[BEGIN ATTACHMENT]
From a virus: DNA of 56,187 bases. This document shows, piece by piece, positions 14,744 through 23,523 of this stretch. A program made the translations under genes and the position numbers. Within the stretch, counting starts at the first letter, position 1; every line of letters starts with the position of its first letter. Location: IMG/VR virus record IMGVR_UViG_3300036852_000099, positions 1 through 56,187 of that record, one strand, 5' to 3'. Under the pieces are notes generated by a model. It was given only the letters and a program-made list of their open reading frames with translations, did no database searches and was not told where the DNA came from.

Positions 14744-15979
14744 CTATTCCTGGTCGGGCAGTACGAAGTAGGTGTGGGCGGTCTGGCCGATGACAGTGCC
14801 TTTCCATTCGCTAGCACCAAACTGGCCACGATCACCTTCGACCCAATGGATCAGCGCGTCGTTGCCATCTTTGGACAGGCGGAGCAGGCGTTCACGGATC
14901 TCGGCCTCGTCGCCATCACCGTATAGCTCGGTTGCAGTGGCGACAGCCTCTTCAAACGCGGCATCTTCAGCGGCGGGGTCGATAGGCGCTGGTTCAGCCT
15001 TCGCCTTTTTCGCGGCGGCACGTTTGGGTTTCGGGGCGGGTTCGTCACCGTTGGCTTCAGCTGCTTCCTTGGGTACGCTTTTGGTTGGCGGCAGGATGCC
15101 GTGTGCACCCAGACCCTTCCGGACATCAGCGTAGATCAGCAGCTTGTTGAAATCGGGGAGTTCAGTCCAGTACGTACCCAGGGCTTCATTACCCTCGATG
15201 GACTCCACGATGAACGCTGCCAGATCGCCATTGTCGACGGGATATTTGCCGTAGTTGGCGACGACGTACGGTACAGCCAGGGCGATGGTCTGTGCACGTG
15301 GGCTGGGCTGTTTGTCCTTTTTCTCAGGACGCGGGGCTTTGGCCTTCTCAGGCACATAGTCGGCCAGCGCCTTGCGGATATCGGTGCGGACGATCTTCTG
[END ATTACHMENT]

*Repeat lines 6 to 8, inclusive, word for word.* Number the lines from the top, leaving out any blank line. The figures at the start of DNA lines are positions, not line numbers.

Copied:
15001 TCGCCTTTTTCGCGGCGGCACGTTTGGGTTTCGGGGCGGGTTCGTCACCGTTGGCTTCAGCTGCTTCCTTGGGTACGCTTTTGGTTGGCGGCAGGATGCC
15101 GTGTGCACCCAGACCCTTCCGGACATCAGCGTAGATCAGCAGCTTGTTGAAATCGGGGAGTTCAGTCCAGTACGTACCCAGGGCTTCATTACCCTCGATG
15201 GACTCCACGATGAACGCTGCCAGATCGCCATTGTCGACGGGATATTTGCCGTAGTTGGCGACGACGTACGGTACAGCCAGGGCGATGGTCTGTGCACGTG